Blackhawks’ Offense Sputters in 4-1 Loss to Golden Knights in Game 1

The Chicago Blackhawks opened the First Round of the Stanley Cup playoffs with an ugly 4-1 loss to the Vegas Golden Knights in Game 1 last night.

After a scoreless first period, Vegas defenseman Shea Theodore would strike first, snapping a wrist shot over the glove of goalie Corey Crawford for the 1-0 lead. Crawford seemed to have an unobstructed view of the shot, yet failed to snatch it with his glove.

Midway through the second period, Vegas would gain a 2-0 lead after William Carrier backhanded a rebound from Ryan Reaves’ shot past Crawford. Blackhawks coach Jeremy Colliton would unsuccessfully challenge the goal for off-sides, resulting in a Vegas power play.

While on the penalty kill, David Kampf would score a critical short-handed goal off a nice feed from Brandon Saad. Saad was able to steal the puck from Theodore and find a wide-open Kampf, cutting the Hawks’ deficit in half. Unfortunately, Kampf’s goal would be the only offense the Blackhawks would muster all game.

Early in the third period, Crawford would allow his second soft-goal of the game, failing to absorb a routine shot from Vegas’ Reilly Smith. Smith wristed a shot from the half-boards that bounced off Crawford’s blocker and into the net. Five minutes later, Vegas would begin to run away with the victory after Smith scored his second goal of the game, roofing a backhand shot past Crawford while on a partial breakaway. Jonathan Marchessault was able to spring Smith with a beautiful saucer pass that sailed just over back-checker Patrick Kane’s stick.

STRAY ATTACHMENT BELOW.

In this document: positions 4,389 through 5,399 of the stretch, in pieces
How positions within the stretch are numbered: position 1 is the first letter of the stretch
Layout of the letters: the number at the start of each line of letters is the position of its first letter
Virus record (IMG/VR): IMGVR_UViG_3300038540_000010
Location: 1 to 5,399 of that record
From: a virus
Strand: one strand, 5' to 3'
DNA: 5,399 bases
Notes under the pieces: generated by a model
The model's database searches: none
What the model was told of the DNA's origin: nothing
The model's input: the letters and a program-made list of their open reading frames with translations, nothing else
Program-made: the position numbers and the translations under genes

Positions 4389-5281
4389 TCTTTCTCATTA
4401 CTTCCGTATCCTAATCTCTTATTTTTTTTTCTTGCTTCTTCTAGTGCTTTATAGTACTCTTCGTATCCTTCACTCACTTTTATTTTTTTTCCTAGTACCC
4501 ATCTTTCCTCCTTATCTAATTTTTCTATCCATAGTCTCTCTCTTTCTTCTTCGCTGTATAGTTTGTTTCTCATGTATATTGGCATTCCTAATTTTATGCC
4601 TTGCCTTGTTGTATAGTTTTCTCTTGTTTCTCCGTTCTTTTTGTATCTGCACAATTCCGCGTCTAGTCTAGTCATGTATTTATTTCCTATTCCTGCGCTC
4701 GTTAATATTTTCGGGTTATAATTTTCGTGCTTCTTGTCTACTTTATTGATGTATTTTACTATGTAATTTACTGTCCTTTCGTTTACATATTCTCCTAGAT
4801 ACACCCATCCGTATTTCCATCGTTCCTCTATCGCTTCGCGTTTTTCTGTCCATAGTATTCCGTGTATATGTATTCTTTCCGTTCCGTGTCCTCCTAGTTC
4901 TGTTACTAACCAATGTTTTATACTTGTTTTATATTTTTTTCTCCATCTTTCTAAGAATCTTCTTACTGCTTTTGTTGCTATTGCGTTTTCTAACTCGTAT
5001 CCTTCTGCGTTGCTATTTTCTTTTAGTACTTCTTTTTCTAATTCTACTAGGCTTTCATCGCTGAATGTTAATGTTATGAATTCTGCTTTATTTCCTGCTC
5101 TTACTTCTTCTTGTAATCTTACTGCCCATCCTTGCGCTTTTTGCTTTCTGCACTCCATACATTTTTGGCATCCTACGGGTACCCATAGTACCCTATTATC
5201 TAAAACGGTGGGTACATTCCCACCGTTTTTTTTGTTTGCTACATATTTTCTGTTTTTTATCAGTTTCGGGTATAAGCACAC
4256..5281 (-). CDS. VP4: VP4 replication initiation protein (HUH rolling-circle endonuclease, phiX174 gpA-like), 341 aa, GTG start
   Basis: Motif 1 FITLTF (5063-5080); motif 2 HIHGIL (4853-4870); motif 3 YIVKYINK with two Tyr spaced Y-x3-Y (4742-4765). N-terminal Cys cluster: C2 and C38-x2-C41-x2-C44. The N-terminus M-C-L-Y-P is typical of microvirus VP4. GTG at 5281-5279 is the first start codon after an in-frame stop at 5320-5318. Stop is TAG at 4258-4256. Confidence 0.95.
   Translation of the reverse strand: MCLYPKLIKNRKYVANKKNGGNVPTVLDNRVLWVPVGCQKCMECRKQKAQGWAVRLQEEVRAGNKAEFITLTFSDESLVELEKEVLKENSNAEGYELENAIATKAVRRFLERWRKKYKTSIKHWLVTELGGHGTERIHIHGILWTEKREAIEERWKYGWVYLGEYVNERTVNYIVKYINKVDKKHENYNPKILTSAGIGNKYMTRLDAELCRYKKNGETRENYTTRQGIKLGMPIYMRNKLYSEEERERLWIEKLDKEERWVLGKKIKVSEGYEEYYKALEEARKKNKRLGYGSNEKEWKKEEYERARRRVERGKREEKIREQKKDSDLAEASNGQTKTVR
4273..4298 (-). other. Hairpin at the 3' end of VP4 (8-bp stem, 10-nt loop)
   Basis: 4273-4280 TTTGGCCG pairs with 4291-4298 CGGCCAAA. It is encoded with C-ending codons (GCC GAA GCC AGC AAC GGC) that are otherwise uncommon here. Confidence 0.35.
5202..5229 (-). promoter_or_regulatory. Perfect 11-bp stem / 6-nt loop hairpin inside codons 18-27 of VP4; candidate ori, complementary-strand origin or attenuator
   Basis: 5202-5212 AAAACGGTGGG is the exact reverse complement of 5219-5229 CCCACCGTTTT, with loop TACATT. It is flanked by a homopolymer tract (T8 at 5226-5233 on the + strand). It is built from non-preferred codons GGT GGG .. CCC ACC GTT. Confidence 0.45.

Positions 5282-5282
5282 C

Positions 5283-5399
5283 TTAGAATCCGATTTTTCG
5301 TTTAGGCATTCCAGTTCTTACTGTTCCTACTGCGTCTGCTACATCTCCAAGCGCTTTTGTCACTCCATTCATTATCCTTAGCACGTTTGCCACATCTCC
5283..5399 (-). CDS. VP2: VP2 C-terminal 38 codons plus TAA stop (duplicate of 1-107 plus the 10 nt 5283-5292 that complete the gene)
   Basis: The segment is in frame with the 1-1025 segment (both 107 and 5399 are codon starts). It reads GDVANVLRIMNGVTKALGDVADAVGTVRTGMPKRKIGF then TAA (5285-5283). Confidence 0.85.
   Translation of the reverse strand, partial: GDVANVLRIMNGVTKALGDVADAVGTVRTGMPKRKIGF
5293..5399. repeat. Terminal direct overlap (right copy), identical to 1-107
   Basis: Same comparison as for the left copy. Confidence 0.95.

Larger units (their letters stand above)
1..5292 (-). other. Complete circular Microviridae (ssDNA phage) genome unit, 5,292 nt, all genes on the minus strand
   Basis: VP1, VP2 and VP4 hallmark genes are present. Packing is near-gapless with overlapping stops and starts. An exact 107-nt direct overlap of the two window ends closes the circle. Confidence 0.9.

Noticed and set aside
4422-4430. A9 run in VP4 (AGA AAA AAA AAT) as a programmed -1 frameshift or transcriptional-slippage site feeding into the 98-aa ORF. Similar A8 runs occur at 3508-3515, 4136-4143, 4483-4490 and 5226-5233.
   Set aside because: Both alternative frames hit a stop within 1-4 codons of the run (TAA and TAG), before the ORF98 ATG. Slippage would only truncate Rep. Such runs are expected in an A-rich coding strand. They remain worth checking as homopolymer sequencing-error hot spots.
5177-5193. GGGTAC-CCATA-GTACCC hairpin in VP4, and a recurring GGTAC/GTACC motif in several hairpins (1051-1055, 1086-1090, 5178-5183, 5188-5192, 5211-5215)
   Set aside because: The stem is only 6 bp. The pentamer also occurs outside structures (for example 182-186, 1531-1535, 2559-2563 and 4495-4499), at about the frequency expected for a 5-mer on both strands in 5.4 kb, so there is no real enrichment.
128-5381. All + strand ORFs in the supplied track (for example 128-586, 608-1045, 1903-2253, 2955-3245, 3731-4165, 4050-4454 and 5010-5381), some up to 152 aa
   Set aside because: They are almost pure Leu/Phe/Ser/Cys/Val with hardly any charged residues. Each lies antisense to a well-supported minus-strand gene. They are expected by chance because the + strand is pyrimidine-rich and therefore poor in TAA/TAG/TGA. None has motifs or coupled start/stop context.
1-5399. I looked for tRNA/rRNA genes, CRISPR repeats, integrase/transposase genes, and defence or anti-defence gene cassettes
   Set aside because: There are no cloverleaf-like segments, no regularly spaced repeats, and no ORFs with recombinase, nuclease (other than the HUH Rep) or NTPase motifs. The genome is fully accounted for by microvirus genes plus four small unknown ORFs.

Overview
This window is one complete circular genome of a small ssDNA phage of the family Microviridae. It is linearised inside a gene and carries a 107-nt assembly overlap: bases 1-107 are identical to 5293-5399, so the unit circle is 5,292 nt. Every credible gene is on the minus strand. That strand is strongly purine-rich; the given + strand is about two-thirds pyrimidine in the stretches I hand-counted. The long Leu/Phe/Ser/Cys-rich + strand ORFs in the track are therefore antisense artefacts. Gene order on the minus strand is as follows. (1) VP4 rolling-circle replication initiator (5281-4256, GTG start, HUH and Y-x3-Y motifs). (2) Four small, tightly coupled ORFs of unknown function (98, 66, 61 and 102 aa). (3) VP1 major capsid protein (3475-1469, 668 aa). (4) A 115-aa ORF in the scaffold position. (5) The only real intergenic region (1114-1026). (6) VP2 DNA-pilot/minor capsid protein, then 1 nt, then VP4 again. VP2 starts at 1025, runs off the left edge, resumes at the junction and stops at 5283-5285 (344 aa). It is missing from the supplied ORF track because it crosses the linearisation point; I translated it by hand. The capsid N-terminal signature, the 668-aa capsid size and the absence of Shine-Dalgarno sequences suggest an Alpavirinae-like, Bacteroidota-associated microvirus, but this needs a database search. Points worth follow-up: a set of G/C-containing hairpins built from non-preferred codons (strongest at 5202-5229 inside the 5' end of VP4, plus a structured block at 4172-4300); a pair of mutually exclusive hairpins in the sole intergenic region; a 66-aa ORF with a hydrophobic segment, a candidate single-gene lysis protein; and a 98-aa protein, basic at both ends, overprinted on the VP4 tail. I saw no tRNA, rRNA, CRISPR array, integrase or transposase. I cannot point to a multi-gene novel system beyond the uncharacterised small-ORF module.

Although Crawford’s game was questionable, the Blackhawks’ offense also sputtered last night, failing to generate any sustained pressure against Vegas. Both Patrick Kane and Jonathan Toews had scoring chances, but were unable to convert against ex-Blackhawk goalie Robin Lehner. With Vegas’ staunch defense, the Hawks were limited to just 20 total shots on goal, resulting in an easy night and a .950 save percentage for Lehner.

Defensively, the Blackhawks were decent enough in the first period, but their early defensive success may have hindered them offensively. The Hawks did not possess the puck as well or as often as they did against the Edmonton Oilers, which forced them to defend more than they are accustomed. In addition, the Blackhawks’ power play continued to struggle, going 0-for-2 in the game. The lone bright spot was Chicago’s penalty kill, which was 2-for-2.

Quite simply, the Blackhawks looked outmatched for the majority of the game; and their shortcomings were all the more magnified with an uncharacteristically subpar performance from their netminder Corey Crawford. Vegas looked dominant at times and eventually sailed to an easy victory in Game 1.

Unless the Blackhawks can find a middle ground between generating consistent offense without compromising themselves defensively, this series could be over before the Hawks know it.

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